SB: Back in Neath College, Rhian the singing teacher and I worked on the song, and luckily it was within my range, having covered Deep Purple songs in bands years before (Ian Gillan is Purple’s singer and the original Jesus). We looked at every Jesus that had come before, I stole my favourite bits and changed the scream in the middle section to, I believe, a more theatrical rising scale to the high G falsetto note. I love the fact that this has been mostly adopted by the interpretations that have come after me, and Rhian, the brilliant JCS musical director Mike Dixon and I have left a little bit of us in the notes of the song.

Gethsemane from Jesus Christ Superstar sung by Steve Balsamo

iSing: What happened after JCS?

SB: I signed a deal with Sony and travelled around the world for about five years writing songs with some of the best writers on the planet and really learning the craft. I released a solo album, All I Am, got in the charts, and even got to play on Top of the Pops.

iSing: How did you find the experience of going solo after being so closely associated with Andrew Lloyd Weber’s musical JCS?

SB: It was interesting, as back then there was a clear demarcation of theatre and pop/rock music. However, as I came from rock bands, it was as if I was going back to that rather than changing direction. It’s all music, and all I’ve ever tried to do is make music with as much authenticity and soul as I can, regardless of genre.

iSing: How have you coped with/managed the disappointments of the music industry? What keeps you going?

SB: Doing anything creative is precarious, tough and real hard work. I believe everything is an experience to learn from, so even though knock backs sting, I view them as invaluable learning. Singing, music and writing is in me, and it’s something I will always do…I’m a lifer! There’s something magical about getting together with like-minded writers, sitting in a room with nothing, and coming out a few hours or days later with feelings distilled into a song. It is alchemy and I can’t think of a time in this life when I won’t be doing it.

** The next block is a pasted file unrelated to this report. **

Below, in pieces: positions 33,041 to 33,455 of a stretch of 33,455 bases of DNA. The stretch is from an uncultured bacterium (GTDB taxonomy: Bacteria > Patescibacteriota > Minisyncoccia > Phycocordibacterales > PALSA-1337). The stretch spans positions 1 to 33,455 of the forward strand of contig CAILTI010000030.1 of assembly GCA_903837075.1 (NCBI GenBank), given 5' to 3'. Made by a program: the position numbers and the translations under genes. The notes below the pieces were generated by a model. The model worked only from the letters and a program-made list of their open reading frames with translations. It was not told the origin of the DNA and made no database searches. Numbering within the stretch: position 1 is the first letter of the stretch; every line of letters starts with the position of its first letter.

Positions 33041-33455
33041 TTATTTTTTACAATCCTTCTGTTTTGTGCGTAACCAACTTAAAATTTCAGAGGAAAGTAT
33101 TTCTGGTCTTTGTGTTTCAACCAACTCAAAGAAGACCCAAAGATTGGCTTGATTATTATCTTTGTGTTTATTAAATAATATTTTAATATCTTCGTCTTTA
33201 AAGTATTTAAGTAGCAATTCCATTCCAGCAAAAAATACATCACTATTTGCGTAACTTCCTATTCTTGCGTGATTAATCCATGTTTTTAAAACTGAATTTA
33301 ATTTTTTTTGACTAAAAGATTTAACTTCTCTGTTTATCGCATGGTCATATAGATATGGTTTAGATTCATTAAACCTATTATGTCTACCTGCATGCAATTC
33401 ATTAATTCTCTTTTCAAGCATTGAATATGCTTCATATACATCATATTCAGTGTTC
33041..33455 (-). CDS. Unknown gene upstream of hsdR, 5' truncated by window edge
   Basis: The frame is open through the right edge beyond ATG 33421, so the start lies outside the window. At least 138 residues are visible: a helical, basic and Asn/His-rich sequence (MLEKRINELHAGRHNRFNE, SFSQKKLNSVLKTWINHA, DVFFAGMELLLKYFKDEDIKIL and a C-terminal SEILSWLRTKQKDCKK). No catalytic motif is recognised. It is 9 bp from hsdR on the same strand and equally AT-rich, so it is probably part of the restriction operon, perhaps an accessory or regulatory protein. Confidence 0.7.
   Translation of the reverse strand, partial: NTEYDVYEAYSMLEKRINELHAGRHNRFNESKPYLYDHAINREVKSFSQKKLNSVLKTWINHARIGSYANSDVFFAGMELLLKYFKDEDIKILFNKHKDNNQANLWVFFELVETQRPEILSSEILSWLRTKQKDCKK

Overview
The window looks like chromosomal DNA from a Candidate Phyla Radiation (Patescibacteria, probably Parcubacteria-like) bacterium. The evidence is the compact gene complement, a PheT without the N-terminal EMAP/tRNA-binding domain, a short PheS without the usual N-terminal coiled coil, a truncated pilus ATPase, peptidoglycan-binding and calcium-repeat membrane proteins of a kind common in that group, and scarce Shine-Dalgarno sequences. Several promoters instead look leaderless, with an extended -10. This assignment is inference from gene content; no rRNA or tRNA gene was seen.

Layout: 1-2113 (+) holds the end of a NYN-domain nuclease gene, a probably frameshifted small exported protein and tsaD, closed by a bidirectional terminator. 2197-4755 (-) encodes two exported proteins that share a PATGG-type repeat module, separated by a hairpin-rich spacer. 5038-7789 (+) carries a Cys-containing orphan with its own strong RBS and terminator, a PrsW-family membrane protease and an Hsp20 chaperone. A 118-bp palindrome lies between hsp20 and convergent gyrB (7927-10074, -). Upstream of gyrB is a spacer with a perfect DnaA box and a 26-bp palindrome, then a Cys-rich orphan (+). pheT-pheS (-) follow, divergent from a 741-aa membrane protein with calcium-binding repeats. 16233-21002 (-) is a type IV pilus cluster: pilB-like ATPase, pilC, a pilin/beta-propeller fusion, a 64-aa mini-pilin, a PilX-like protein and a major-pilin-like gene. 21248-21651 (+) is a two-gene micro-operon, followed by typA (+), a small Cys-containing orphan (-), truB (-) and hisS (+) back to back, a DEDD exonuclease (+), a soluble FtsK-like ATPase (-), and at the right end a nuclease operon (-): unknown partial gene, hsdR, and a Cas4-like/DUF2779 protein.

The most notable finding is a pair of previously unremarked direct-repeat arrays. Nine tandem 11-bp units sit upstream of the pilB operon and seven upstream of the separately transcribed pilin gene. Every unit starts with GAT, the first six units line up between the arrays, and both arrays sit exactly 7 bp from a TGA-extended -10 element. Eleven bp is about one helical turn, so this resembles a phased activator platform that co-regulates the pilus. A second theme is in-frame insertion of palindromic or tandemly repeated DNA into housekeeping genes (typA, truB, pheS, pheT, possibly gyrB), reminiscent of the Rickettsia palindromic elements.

iSing: Do you have any kind of vocal routine? Or coaching?

SB: I take singing very seriously and I see a great teacher in London called Mark Meylan. I warm up and do exercises every day. I steam, trill and am dedicated to always learning more about my voice.

iSing: The Storys toured with the likes of Elton John, Santana, Celine Dion and Joe Cocker. Can you tell us more about that? What did you learn from them?

SB: It was like going to school. Being around people of that level of greatness is interesting in lots of ways. How they are, how people relate to them, how they work, and getting a little glimpse into their world was amazing. They were all charming, and although they have god-like status to some they are just people, albeit with exceptional gifts. Speaking to Elton before one of the shows, just after he been to collect an award from a music magazine, and seeing how excited he was after meeting one of his heroes, Scott Walker, was fabulous. Even heroes have heroes.

iSing: How does the song writing process work for you?

SB: I’m constantly writing words down and recording ideas into my phone. There are more than 200 snippets at the moment, some of which will be developed. Every few weeks, I’ll take a look and see which jump out, and work on them. Sometimes an idea will rattle around my head and demand attention. I have one of those right now that just needs to escape.

iSing: Now in terms of the duo – how did it come about? How did you and Rosalie get together and what was it that made you decide as a duo it would work?